Skiing Training & Preparation | Physio4Life - Evagoras Christofi

Skiing: Training & Preparation

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Preparation is key

By physically preparing yourself before your trip, you can reduce your chances of getting injured, recover quicker and improve your performance. Some of you might hate to read this but…a jog every now and then won’t provide the necessary fitness results for the slopes.

Training needs to be consistent.

This doesn’t mean you have to train everyday to achieve your goals though, you can create a tailored training plan! A tailored training plan can help you maximise your time on the mountains, whether you are smashing powder or cruising through a piste!

What to consider during training?

Core + Stability

Your core is the body’s power centre, it improves your stability and support of your spine, decreasing the chances of falling.

Training tip: Focus on exercises where you need to hold still for as long as possible, e.g. plank. Start by holding the position for a few seconds and as you get more comfortable with the exercise or find it easier, you can progress by increasing the holding time.

Coordination + Awareness

Building awareness of your body in space is called proprioception. Improving proprioception can allow you to better control your movement on the slopes, improving performance and decreasing the chances of losing control in tough conditions such as low visibility.

Training tip: A very simple exercise to try is standing on one leg with your eyes closed for as long as possible. I would recommend practicing this exercise twice a day, every day.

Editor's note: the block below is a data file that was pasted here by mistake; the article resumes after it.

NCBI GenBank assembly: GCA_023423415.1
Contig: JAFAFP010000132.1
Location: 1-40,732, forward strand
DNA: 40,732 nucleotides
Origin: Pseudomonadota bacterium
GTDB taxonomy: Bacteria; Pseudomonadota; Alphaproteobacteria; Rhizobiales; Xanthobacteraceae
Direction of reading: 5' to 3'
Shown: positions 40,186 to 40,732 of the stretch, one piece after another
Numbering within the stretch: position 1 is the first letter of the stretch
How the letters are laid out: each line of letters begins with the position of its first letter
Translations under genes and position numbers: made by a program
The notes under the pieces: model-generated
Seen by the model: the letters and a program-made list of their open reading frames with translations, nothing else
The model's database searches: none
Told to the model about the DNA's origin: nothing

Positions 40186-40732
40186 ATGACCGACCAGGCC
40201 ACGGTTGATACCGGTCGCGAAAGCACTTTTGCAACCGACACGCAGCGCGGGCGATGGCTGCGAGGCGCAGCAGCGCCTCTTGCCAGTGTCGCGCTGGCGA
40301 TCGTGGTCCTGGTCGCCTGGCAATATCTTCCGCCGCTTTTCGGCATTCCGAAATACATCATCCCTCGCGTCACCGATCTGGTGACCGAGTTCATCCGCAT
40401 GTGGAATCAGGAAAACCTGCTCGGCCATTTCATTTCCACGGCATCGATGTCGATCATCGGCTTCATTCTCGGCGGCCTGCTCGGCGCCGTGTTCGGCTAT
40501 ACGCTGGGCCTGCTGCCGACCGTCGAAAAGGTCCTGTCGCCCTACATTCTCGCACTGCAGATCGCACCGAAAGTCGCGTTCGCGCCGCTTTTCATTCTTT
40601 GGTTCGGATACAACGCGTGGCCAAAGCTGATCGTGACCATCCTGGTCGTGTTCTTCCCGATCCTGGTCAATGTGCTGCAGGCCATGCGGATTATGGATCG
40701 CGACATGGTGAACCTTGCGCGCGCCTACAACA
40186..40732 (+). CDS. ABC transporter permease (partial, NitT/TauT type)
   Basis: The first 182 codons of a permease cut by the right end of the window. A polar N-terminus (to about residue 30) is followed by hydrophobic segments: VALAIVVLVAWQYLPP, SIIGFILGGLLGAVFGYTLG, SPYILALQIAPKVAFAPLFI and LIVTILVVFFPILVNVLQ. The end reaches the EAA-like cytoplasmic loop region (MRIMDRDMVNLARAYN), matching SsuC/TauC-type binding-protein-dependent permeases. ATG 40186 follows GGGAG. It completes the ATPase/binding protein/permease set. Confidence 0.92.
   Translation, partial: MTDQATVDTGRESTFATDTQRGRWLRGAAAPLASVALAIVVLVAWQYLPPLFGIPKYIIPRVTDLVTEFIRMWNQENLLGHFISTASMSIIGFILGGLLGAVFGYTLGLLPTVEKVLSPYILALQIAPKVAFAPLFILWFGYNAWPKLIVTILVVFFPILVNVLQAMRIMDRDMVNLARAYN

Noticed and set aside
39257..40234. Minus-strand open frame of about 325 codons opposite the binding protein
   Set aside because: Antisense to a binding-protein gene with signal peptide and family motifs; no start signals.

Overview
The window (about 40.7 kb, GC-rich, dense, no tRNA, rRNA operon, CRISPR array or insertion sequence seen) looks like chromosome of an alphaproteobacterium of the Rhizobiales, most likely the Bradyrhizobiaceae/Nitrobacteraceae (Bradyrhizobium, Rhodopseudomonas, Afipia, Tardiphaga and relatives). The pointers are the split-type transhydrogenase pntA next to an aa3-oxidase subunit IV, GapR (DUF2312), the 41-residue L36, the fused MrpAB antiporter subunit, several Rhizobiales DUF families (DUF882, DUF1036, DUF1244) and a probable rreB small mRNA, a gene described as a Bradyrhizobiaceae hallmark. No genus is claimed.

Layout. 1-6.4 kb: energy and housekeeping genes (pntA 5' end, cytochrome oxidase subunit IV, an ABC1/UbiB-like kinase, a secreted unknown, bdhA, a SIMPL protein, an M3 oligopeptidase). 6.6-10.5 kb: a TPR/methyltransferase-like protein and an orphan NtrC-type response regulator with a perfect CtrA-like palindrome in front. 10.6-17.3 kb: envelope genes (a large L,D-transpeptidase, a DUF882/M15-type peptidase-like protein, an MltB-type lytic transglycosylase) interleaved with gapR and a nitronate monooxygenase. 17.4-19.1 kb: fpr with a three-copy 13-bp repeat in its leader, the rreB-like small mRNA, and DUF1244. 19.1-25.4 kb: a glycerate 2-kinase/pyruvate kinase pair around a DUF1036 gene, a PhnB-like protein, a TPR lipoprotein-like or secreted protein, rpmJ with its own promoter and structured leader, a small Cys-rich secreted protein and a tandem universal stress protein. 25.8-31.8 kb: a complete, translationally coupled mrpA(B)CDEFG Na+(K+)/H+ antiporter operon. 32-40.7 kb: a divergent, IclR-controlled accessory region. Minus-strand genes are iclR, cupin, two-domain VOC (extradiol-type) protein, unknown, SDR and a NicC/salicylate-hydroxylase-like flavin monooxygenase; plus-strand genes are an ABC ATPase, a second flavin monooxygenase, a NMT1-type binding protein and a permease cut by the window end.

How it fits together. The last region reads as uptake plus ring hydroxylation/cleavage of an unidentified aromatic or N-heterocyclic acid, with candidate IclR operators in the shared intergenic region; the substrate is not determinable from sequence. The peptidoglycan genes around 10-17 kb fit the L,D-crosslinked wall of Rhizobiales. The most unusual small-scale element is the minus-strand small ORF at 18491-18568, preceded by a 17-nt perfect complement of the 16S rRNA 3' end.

Strength & Endurance

Key muscles to focus on would be quadriceps, hamstrings, glutes and upper body muscles. Throughout your training plan, you should progressively increase your load by adjusting sets, reps, weights and holding times.

Training tip: Besides just traditional strength exercises, be sure to include plyometric elements which involve explosive movements like jumping and landing. An example of a plyometric exercise to include would be skater jumps.


As the majority of injuries are related to fatigue, building up your cardiovascular fitness will let you be able to ride for longer periods of time and maximise your recovery between sessions.

Training tip: Your training programme should be physically demanding but should include both high intensity and low intensity cardio. A great way to make this specific is getting access to a ski erg!

Check Below For 2 FREE Exercise Plans 

1) Gym workout (Perform as a circuit)


2) Home workout


This blog was written by Evagoras Christofi, who is a Senior Chartered Physiotherapist with special interests in Strength & Conditioning and injury prevention.

If you are interested in a tailored exercise plan and progressive training for your ski trip, feel free to get in touch with him!

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